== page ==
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Pelasgian is an extinct ancient language (or languages) that according to Ancient Greek and Ancient Roman sources existed in limited areas of Ancient Greece during the 2nd and 1st Millennium BC.[1]


Herodotus called it "Barbarian" language but not the Pelasgians (it's speakers).[2]

Official origin

It's origin and it's form are officially unknown because no Pelasgian literature examples survived.

Modern theories

The 2 main modern theories about the Pelasgian language suggest that it was a Greek dialect that saw extensive changes or that it was a Western Anatolian language.[3][4]

Other Theories

A Bulgarian linguist suggested that the Pelasgians were speaking Thracian. In addition he suggested that the Pelasgians were a sub group of the mysterious late Bronze Age Sea Peoples that caused chaos in the Mediterranean and attacked several cities in the Aegean Sea. This theory has been rejected by most researchers.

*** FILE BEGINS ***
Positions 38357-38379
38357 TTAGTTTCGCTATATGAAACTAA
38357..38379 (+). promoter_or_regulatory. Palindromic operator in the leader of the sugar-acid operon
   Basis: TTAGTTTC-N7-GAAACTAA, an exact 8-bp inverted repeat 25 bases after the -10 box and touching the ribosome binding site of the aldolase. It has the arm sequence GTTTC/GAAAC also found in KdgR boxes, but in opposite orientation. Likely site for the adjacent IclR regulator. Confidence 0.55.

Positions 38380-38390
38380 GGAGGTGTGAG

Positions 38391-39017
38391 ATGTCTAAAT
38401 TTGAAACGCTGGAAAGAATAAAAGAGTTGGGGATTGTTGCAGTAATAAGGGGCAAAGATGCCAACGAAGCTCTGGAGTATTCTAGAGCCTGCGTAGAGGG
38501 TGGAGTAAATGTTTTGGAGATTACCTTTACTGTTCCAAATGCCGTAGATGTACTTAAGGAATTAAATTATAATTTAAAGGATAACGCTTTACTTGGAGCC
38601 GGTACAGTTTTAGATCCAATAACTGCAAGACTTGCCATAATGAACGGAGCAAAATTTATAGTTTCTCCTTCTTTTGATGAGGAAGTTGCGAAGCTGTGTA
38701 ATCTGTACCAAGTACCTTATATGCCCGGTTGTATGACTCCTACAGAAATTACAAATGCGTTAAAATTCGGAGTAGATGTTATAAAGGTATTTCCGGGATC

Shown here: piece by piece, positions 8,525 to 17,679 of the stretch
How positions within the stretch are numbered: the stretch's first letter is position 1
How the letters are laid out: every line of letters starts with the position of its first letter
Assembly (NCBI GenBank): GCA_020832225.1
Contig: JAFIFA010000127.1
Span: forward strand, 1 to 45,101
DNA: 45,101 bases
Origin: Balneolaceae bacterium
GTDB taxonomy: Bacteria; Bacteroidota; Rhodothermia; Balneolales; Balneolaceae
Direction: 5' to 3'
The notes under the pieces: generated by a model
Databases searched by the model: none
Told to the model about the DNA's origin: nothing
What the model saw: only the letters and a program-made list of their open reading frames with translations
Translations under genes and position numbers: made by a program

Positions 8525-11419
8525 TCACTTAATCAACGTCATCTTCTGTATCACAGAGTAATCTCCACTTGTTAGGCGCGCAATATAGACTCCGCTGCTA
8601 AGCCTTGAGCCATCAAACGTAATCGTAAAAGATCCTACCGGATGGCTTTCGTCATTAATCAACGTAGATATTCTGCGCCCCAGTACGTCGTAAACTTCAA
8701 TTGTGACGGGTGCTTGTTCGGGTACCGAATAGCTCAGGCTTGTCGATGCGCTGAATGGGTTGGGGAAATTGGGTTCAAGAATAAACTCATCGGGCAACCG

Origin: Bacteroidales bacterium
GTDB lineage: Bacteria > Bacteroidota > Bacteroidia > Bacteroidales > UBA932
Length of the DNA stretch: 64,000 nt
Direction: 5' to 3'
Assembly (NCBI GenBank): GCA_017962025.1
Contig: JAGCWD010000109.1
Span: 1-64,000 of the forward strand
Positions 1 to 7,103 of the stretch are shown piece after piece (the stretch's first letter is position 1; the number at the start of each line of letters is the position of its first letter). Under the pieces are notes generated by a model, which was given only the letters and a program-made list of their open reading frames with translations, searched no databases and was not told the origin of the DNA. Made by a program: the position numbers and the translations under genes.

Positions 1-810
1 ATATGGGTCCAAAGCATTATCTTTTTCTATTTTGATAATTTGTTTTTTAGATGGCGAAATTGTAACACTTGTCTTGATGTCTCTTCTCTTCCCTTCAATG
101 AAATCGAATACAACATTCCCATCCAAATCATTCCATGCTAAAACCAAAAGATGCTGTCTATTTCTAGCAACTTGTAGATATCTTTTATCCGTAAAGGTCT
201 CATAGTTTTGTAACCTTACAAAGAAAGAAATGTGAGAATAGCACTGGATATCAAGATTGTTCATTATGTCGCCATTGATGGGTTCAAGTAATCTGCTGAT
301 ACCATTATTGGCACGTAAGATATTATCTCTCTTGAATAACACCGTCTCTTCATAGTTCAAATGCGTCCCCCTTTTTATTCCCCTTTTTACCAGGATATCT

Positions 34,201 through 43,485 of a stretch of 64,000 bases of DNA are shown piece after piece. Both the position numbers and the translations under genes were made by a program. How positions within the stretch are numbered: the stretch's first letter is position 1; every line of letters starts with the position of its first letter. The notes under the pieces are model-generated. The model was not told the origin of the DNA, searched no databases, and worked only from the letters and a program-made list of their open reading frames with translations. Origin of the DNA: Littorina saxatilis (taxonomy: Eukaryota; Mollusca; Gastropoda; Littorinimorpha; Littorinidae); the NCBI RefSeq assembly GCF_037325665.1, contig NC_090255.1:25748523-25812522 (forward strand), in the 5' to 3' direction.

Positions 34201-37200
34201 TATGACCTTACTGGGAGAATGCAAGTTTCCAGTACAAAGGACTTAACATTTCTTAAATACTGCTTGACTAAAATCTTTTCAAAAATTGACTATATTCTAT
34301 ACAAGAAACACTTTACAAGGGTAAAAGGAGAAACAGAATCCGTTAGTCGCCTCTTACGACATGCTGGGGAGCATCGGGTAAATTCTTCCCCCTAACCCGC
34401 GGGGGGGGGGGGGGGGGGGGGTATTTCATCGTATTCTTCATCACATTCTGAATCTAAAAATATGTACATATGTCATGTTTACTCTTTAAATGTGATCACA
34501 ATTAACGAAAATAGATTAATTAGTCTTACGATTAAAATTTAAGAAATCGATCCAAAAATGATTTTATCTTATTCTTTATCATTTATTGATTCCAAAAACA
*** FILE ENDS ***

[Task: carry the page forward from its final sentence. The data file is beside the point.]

Obsolete theories

During the 19th Century an Austrian diplomat and Albanian speaker suggested a connection between Early Albanian and Pelasgian. Similar claims have been made by modern Albanian nationalistic organizations. This type of theories have been rejected by modern scholars [5][6]

References[change | change source]

  1. "Encyclopedia Britannica". Encyclopedia Britannica. Retrieved 2021-02-19.
  2. Herodotus (1907). Histories. Ancient Greece.
  3. Harrison. 1998. pp. 25–26.
  4. Finkelberg, Margalit (5 January 2006). Greeks and Pre-Greeks. Cambridge University Press.
  5. Le Pélasgique. University of Louvain. 1952.
  6. J. Windekens, Albert (1960). "Études Pélasgiques". {{cite journal}}: Cite journal requires |journal= (help)